You are hereDecember 31, 2019
3D Atlas of the Bone Marrow — in Single Cell Resolution
HEIDELBERG (DE), December 2019 — Stem cells located in the bone marrow generate and control the production of blood and immune cells. Researchers have now developed new methods to reveal the three-dimensional organization of the bone marrow at the single cell level. Using this approach, the teams have identified previously unknown cell types that create specific local environments required for blood generation from stem cells.
The study, published in Nature Cell Biology, reveals an unexpected complexity of the bone marrow and its microdomains at an unprecedented resolution and provides a novel scientific basis to study blood diseases such as leukemias.
In the published study researchers from European Molecular Biology Laboratory (EMBL), the German Cancer Research Center (DKFZ) and the Heidelberg Institute for Stem Cell Technology and Experimental Medicine* (HI-STEM gGmbH) present new methods permitting the characterization of complex organs. The team focused their research on the murine bone marrow, as it harbors blood stem cells that are responsible for life-long blood production. Because of the ability to influence stem cells and to sustain blood production, there is a growing interest in exploiting the bone marrow environment, also called niche, as a target for novel leukemia treatments.
"So far, very little was known about how different cells are organized within the bone marrow and how they interact to maintain blood stem cells," explained Chiara Baccin, post-doc in the Steinmetz Group at EMBL.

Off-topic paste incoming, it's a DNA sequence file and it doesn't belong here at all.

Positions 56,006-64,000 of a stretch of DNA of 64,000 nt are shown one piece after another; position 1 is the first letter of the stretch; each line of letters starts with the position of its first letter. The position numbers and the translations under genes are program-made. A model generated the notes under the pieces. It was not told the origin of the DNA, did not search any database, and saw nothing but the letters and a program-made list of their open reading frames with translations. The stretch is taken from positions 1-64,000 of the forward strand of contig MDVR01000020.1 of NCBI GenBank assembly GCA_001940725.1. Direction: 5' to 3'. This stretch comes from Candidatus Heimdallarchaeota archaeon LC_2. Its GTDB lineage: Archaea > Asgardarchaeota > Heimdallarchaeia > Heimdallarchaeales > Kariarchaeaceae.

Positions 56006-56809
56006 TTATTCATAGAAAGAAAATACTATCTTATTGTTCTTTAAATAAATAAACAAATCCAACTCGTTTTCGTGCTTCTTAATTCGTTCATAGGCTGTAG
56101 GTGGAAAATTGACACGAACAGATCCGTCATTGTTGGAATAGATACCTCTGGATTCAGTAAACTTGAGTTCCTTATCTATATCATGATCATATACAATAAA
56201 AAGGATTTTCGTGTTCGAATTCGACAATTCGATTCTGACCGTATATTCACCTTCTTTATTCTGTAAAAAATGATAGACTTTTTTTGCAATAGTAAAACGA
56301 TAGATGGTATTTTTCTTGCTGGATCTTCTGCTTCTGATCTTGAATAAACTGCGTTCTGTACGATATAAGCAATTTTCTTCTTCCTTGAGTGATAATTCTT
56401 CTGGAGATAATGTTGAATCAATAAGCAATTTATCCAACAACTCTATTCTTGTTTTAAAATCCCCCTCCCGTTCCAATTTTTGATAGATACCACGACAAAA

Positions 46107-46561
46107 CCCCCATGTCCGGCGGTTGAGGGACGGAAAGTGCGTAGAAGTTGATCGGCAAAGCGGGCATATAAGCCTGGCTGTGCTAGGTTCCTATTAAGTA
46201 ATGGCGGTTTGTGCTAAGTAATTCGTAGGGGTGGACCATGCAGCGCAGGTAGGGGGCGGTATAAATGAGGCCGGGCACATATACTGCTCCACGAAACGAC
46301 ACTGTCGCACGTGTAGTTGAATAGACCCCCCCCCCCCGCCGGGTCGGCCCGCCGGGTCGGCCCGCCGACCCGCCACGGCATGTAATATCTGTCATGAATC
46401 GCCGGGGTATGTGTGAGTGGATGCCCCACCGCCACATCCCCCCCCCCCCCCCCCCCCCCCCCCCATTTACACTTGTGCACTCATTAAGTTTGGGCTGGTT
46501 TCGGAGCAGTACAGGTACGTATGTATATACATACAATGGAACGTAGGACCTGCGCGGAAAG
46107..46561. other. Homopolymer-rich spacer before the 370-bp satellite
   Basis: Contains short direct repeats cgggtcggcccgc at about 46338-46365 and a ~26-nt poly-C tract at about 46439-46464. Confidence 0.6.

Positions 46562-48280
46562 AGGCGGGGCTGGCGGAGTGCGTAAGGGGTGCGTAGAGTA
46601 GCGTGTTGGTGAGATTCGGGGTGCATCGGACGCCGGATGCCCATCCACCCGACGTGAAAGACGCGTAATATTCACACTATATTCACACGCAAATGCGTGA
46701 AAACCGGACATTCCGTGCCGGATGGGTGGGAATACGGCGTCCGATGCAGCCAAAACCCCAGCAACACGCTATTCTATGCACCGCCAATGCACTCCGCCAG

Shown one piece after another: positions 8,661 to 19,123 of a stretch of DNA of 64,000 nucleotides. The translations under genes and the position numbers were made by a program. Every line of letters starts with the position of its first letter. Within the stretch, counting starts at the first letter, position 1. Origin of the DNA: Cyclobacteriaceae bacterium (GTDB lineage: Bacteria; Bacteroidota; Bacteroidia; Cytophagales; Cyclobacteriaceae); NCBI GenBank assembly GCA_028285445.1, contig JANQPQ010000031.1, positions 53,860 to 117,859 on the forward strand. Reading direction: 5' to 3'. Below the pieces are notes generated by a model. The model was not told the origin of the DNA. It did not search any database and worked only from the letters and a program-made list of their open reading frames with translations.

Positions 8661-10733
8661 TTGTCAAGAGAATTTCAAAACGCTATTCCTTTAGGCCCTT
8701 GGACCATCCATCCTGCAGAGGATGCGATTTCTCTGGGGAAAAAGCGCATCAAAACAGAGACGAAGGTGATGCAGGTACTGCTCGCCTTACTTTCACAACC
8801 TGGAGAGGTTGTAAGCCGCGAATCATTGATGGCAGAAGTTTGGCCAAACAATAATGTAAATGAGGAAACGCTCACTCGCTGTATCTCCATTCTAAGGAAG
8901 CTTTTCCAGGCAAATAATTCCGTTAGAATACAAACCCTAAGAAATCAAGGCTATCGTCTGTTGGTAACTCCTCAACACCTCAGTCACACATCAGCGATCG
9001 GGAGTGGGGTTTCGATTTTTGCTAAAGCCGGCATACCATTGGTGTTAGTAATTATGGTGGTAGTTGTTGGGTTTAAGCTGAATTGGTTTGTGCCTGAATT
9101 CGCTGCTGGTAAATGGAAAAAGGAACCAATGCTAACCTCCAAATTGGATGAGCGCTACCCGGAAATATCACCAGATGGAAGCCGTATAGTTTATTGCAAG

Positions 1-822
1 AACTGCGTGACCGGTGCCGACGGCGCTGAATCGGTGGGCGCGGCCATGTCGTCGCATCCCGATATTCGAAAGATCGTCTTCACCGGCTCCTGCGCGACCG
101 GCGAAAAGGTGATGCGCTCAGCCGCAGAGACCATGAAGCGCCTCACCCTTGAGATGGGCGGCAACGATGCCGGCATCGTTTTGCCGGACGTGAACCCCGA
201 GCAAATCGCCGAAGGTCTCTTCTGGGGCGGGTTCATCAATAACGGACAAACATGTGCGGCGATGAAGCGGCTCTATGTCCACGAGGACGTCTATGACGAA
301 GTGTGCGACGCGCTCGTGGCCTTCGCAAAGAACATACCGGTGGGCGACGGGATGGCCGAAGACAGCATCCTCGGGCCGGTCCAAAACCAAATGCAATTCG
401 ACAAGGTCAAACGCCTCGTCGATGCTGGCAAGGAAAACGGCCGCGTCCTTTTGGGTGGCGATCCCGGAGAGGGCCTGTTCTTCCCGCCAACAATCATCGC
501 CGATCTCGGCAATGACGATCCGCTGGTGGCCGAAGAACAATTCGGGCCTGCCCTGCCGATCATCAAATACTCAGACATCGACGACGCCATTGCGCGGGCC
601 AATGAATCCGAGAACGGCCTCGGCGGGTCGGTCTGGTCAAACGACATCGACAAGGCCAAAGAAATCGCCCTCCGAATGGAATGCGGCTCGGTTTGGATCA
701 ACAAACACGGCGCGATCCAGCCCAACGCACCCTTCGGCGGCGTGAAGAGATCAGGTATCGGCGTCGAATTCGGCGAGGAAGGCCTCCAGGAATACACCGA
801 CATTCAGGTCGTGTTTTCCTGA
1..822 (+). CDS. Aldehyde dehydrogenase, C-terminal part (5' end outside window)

"Our approach unveils the cellular composition, the three-dimensional organization and the intercellular communication in the bone marrow, a tissue that has thus far been difficult to study using conventional methods," further explained Jude Al-Sabah, Ph.D. student in the Haas Group at HI-STEM and DKFZ.
In order to understand which cells can be found in the bone marrow, where they are localized and how they might impact stem cells, the researchers combined single-cell and spatial transcriptomics with novel computational methods. By analyzing the RNA content of individual bone marrow cells, the team identified 32 different cell types, including extremely rare and previously unknown cell types.
"We believe that these rare 'niche cells' establish unique environments in the bone marrow that are required for stem cell function and production of new blood and immune cells," explained Simon Haas, Ph.D., group leader at the DKFZ and HI-STEM, and one of the initiators of the study.
Using novel computational methods, the researchers were not only able to determine the organization of the different cell types in the bone marrow in 3D, but could also predict their cellular interactions and communication. "It's the first evidence that spatial interactions in a tissue can be deduced computationally on the basis of genomic data," explained Lars Velten, Ph.D., staff scientist in the Steinmetz Group.
"Our dataset is publicly accessible to any laboratory in the world and it could be instrumental in refining in vivo studies," said Lars Steinmetz, Ph.D., group leader and director of the Life Science Alliance at EMBL Heidelberg. The data, which is now already used by different teams all over the world, is accessible via a user-friendly web app.
The developed methods can in principle be used to analyze the 3D organization of any organ at the single cell level. "Our approach is widely applicable and could also be used to study the complex pathology of human diseases such as anemia or leukemia," said Andreas Trumpp, Ph.D., managing director of HI-STEM and division head at DKFZ.
A whole-mount image from a mouse femur. Image courtesy of Baccin et al./DKFZ/EMBL.